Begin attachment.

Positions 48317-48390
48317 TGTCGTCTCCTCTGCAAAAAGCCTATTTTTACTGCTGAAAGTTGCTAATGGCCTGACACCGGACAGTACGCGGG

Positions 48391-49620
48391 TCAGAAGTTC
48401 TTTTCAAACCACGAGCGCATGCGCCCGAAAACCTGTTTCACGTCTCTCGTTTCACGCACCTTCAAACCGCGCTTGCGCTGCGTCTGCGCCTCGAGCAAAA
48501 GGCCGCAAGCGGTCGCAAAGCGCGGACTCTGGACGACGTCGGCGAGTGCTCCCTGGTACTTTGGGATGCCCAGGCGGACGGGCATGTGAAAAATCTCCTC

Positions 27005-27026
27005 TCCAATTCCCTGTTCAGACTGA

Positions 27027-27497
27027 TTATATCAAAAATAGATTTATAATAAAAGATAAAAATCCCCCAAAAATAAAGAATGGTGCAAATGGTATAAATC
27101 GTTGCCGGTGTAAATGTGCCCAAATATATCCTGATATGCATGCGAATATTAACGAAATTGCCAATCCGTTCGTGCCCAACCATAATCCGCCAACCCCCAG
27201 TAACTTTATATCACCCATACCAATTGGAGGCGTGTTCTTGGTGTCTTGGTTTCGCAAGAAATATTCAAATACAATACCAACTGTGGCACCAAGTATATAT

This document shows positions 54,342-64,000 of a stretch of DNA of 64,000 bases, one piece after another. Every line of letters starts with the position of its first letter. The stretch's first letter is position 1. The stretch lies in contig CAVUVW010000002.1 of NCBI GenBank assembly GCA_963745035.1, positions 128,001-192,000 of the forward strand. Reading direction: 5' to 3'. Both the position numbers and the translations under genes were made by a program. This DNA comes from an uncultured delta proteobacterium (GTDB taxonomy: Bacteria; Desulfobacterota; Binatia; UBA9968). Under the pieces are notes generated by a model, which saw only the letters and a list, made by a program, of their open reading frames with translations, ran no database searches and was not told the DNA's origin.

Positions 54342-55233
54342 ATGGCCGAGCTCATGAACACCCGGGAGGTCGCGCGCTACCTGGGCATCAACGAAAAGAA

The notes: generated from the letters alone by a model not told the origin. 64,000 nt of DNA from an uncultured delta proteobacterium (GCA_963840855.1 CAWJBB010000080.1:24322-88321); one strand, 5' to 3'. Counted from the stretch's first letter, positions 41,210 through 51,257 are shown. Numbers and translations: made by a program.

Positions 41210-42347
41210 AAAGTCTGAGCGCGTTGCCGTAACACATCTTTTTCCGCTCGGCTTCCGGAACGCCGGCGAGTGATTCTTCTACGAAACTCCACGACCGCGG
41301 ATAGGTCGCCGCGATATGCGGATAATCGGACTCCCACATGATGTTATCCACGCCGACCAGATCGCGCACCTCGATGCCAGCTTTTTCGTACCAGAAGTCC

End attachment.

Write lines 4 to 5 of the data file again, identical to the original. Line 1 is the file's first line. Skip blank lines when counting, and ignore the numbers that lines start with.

48391 TCAGAAGTTC
48401 TTTTCAAACCACGAGCGCATGCGCCCGAAAACCTGTTTCACGTCTCTCGTTTCACGCACCTTCAAACCGCGCTTGCGCTGCGTCTGCGCCTCGAGCAAAA